A Local’s Guide to Philly’s Signature Sandwiches
You’ll surely work up an appetite while touring Philly’s many historic sites, and the best way to satisfy your craving for something delicious is with one of our classic sandwiches. And while you’ve heard of the cheesesteak, that’s just one of three meaty masterpieces that make the City of Brotherly Love a sandwich Shangri-la.
While the cheesesteak, the hoagie, and the roast pork sandwich are each unique, they share some similarities. Like any good sandwich, all three are sloppy and flavorsome and will more than fill you up. But what makes them classic Philly is the hearty long roll. Please note that we are talking about rolls here – not “buns!” In Philly, a bun is the bread used to transport a hotdog to your mouth. While it might stand up to a flimsy frank, a bun can’t handle the heftier sandwiches below.
A proper long roll is crusty on the outside, chewy on the inside, and so, so tasty. Luckily for everyone, these rolls have structural integrity. You can recognize a poorly made roll by the pile of meat on your lap at the end of your meal.
The Philly Cheesesteak
Once you have the right bread, it’s time to decide which sandwich to order. The cheesesteak, America’s most famous sandwich, is a mountain of thinly cut ribeye steak that we grill, smother with melted cheese, top with fried onions, and pile into one of our legendary rolls. And while you can technically request any number of additional toppings, from green onions to mushrooms to bacon, locals will spot you as an outsider from a mile away. The only ingredients found on a cheesesteak in its natural habitat are steak, cheese, fried onions, and a roll.
Here’s your cheat sheet to order your steak like a native Philadelphian:
1. State the cheese you want. Options usually include Cooper Sharp, provolone, and cheesewiz.
2. Indicate whether you want your sandwich with or without onions by saying “wit” or “wit out” in your best Philly accent.
3. Request optional toppings.
So, if you’re craving a steak with Cooper Sharp (our personal favorite) and onions, you’d say, “Cooper Sharp wit.” If you want a different cheese and no onions, you would say, “Provolone wit out.” Easy.
Many cheesesteak shops offer complementary sweet or hot cherry peppers, dried peppers, or “long hots” (spicy banana peppers) to add to your steak. You can ask for them to be cooked into your sandwich or just get them on the side. If you’re so inclined, you can add ketchup or mayo to your steak. Some folks get crazy and add sriracha or mustard. Whatever you do, for the love of all that is good and holy, do NOT order a steak with cheese wiz. Trust us.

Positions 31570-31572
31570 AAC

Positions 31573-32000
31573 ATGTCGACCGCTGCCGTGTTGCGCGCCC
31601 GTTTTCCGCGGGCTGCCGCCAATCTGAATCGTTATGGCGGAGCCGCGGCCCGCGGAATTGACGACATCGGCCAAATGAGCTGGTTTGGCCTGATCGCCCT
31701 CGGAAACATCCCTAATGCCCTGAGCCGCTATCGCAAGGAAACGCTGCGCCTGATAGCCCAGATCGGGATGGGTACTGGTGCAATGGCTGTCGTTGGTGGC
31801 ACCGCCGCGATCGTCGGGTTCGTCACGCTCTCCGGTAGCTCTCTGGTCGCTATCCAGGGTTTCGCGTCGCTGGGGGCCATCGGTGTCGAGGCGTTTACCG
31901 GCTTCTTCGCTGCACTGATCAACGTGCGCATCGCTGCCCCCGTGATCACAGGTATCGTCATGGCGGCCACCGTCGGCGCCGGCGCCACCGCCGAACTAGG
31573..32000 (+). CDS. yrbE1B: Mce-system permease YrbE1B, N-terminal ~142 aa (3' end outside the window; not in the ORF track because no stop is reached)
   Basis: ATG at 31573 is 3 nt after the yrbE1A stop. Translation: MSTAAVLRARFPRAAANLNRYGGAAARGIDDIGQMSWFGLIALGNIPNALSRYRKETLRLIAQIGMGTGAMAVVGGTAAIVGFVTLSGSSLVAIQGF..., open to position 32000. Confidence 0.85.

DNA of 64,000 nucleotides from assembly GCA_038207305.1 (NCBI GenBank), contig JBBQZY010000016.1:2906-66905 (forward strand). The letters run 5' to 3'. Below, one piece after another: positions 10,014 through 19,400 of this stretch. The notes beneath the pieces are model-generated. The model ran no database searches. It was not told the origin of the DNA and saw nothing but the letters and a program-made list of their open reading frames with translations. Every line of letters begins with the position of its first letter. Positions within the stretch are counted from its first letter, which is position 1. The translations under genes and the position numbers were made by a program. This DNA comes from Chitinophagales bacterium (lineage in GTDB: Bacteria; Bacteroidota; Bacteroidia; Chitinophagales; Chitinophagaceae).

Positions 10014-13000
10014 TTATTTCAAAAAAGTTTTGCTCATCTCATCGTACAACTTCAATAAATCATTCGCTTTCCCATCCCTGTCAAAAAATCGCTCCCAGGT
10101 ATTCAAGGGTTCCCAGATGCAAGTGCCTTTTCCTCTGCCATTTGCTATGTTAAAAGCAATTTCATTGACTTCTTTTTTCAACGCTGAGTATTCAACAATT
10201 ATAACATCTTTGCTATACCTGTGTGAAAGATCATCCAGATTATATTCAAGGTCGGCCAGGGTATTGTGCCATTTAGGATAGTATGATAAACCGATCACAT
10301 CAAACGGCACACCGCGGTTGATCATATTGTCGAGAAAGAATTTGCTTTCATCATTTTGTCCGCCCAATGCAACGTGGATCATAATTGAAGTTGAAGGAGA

A cousin of the hero, the grinder, and the sub, the Philadelphia hoagie is distinguished by its outstanding bread and top-quality fillings. A variety of hoagies are available, but the most popular is the Italian. Every sandwich shop features its own special combination of ingredients in its Italian, but you can expect meats like capicola (gabagool), salami, soppressata, mortadella, and prosciutto. Common cheeses are provolone, mozzarella, and asiago, and toppings often include roasted red peppers or cherry peppers. All this goodness is finished off with lettuce, onion, and tomato before it’s dressed with salt, pepper, oregano, and oil or mayo. A classic hoagie is served cold, and it never comes with vinegar or mustard. When any of these variations are included, you simply have a different sandwich.
The Roast Pork
Last but not least is the mouthwatering sandwich that Philly locals claim is their favorite: the roast pork. A classic roast pork consists of one of our awesome rolls stuffed with razor-thin pork that has been roasted for hours in its juices along with a plethora of herbs and spices. The pork is topped with tender broccoli rabe (rapini) and super sharp provolone. A proper roast pork is as messy as it is scrumptious, so experienced locals prepare for action by rolling up their sleeves and assuming the “hunch” posture by bending their waist at about 45-degree angle.
So which sandwich should you pick? Our recommendation is to bring a friend (or two) and try all three! For maximum convenience and guaranteed deliciousness, head over to Reading Terminal Market at 12th Street between Filbert and Arch Streets in Center City. It’s the nation’s oldest public market, and it features all three of Philly’s signature sandwiches in one spot.
Pro Tip: To endear yourself to your not-so-friendly Philly sandwich-maker, greet them with a loud and proud, “Go BIRDS!”
Written by Jenna, a local expert guide for Philly Crawling. A recent escapee from the corporate world, she enjoys volunteering and spending time with family. She’s a pet lover, self-proclaimed beer geek, travel enthusiast, and aspiring foodie. Join Jenna for history and beer on Philly Crawling’s Liberty Pub Crawl.